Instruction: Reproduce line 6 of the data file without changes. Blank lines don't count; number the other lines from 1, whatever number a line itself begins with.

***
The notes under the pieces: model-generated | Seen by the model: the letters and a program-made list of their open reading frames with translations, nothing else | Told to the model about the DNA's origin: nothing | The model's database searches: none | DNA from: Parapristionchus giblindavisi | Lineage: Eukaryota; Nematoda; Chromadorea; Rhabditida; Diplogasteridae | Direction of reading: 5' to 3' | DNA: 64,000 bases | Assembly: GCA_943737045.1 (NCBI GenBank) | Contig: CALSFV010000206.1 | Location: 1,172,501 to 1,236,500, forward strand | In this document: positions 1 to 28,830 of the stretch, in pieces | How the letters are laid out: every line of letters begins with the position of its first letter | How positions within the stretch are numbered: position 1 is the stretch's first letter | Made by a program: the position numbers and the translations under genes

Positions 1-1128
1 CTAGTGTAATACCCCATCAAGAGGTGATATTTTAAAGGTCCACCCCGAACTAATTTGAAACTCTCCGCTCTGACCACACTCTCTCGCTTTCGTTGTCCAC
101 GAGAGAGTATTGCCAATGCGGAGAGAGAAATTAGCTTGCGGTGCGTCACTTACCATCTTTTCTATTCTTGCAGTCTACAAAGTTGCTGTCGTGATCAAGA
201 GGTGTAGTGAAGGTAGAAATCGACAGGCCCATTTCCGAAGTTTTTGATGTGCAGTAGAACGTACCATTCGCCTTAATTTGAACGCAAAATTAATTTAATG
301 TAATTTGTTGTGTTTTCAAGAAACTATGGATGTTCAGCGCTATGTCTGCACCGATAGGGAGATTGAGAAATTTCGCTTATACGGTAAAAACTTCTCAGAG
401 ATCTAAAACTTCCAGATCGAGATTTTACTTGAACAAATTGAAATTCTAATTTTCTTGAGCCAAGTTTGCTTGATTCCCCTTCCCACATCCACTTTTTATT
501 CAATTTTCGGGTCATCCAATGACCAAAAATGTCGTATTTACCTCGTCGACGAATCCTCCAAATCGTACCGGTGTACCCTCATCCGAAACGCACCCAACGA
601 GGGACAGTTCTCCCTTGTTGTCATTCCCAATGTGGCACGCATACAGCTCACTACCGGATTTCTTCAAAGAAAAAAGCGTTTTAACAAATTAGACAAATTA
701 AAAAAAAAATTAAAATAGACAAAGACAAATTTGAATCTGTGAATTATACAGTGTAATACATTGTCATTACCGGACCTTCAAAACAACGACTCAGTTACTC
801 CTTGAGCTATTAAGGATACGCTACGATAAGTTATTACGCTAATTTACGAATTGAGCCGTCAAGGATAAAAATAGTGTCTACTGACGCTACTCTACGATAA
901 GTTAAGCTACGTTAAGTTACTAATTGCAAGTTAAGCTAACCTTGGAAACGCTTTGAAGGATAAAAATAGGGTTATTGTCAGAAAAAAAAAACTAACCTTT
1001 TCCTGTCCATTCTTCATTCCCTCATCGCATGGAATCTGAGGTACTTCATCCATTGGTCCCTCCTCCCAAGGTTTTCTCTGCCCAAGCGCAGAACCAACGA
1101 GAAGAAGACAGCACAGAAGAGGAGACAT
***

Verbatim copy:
301 TAATTTGTTGTGTTTTCAAGAAACTATGGATGTTCAGCGCTATGTCTGCACCGATAGGGAGATTGAGAAATTTCGCTTATACGGTAAAAACTTCTCAGAG